Full statement:

An initiative of ProtectDefenders.eu, the EU Human Rights Defenders Mechanism implemented by international civil society

Human rights defenders have the right to carry out their legitimate work safely and to access support and protection when they are at risk, especially those who operate in the most difficult contexts. Their right to defend rights has been systematically enshrined by the European Union in its political guidelines, and statements, as well as in its financial programming and external actions. In fact, the European Union is a leading actor in the promotion and protection of human rights in the world and it is regarded by the human rights defenders’ community as an invaluable source of empowerment and legitimacy.

Human rights defenders often carry out their work at great personal risk, and increasingly face killings, attacks, threats, and acts of intimidation because of their peaceful activities, in addition to being subjected to repression, restrictive legislation, and judicial harassment. For these at-risk human rights defenders, the possibility of accessing a visa to a European territory emerges as an essential security and protection tool, which empowers them to carry out their activities in their countries in a more secure and protected way. Visas and multiple-entry visas are widely regarded by the international human rights defenders community as a vital element of a comprehensive security strategy, one that enables defenders to consider the possibility to move in and out of their country in a way that allows them to manage the level of risk that they face as a result of their work, and to continue to work in their communities without forcing them to resort to permanent asylum paths when facing aggravated threats. However, despite political commitments and existing guidelines, the EU and its member states’ stated support for human rights defenders is not consistent with the current EU visa policies and practices, as human rights defenders at risk around the world lack consistent procedures to effectively and predictably access visas for the EU territory.

The community in support of human rights defenders, including the Consortium of organisations implementing the European Union Human Rights Defenders mechanism ProtectDefenders.eu, have systematically noted and documented with great concern the numerous, diverse, and blatant obstacles for defenders to access EU visas (see Annex 1). ProtectDefenders.eu – which has supported 45,000+ human rights defenders and civil society organisations to continue their work in the most difficult situations since 2015 – encounters these obstacles also in relation to its daily operations delivering EU-funded programmes of practical support for human rights defenders. Every day, human rights defenders face an array of impediments that hinder their access to this essential security and protection tool, preventing them from accessing safe haven when necessary, as well as from engaging in existing opportunities for rest and respite and temporary relocation programmes, or carrying out essential international advocacy, mobilisation, or networking activities in the EU territory.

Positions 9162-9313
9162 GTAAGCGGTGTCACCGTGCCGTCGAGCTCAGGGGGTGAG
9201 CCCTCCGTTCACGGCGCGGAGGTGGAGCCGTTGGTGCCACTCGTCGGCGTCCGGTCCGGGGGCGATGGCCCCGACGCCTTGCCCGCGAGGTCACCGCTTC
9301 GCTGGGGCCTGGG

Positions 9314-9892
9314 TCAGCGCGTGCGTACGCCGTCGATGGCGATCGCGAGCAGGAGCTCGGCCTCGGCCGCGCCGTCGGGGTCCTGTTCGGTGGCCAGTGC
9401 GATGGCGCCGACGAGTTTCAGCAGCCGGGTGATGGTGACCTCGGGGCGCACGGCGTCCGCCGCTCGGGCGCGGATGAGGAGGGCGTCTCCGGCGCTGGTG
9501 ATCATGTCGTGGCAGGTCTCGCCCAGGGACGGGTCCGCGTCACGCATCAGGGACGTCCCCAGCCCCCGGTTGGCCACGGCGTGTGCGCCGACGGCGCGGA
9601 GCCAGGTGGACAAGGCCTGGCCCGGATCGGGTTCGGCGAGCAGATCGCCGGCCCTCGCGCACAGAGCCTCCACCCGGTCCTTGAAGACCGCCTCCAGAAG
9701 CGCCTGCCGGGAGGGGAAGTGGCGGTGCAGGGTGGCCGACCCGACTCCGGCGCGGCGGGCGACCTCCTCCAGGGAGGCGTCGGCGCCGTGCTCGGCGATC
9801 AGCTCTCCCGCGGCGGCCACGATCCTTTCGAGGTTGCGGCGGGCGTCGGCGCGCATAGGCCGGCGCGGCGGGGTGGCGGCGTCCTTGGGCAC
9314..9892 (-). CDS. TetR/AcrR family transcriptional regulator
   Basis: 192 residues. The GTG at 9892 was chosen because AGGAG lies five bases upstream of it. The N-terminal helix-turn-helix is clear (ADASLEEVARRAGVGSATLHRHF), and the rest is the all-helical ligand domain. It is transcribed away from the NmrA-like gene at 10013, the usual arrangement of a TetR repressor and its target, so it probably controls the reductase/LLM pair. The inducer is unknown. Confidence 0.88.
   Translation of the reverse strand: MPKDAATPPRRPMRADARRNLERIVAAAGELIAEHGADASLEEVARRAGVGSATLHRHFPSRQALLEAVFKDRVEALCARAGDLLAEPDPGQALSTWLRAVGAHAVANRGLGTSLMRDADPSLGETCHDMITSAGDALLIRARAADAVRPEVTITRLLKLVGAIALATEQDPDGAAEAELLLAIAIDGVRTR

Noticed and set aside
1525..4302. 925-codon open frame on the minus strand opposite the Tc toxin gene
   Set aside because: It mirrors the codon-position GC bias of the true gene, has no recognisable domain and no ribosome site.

This lack of reliable, predictable, and coherent access for human rights defenders to EU visas unnecessarily aggravates the risk, isolation, and vulnerability they face as a result of their work – which is exacerbated for those defenders belonging to particularly threatened groups – such as women human rights defenders, LGBTI rights defenders, or indigenous rights defenders; for those facing spurious criminalisation processes aimed at impeding their mobility, or for those without secure access to basic travel documents. Major crises affecting human rights defenders and massive backlash against civil society notoriously reveal the gap in the effective implementation of the EU political commitments and guidelines related to visas, as recently illustrated by the demand for support from those human rights defenders and civil society members in Afghanistan in need of urgent evacuation. A more predictable, coordinated, and consistent policy on visas for human rights defenders – allowing for flexible and reactive protocols in critical situations, would reportedly have avoided, or at least mitigated the deficiencies of the EU response, or lack thereof.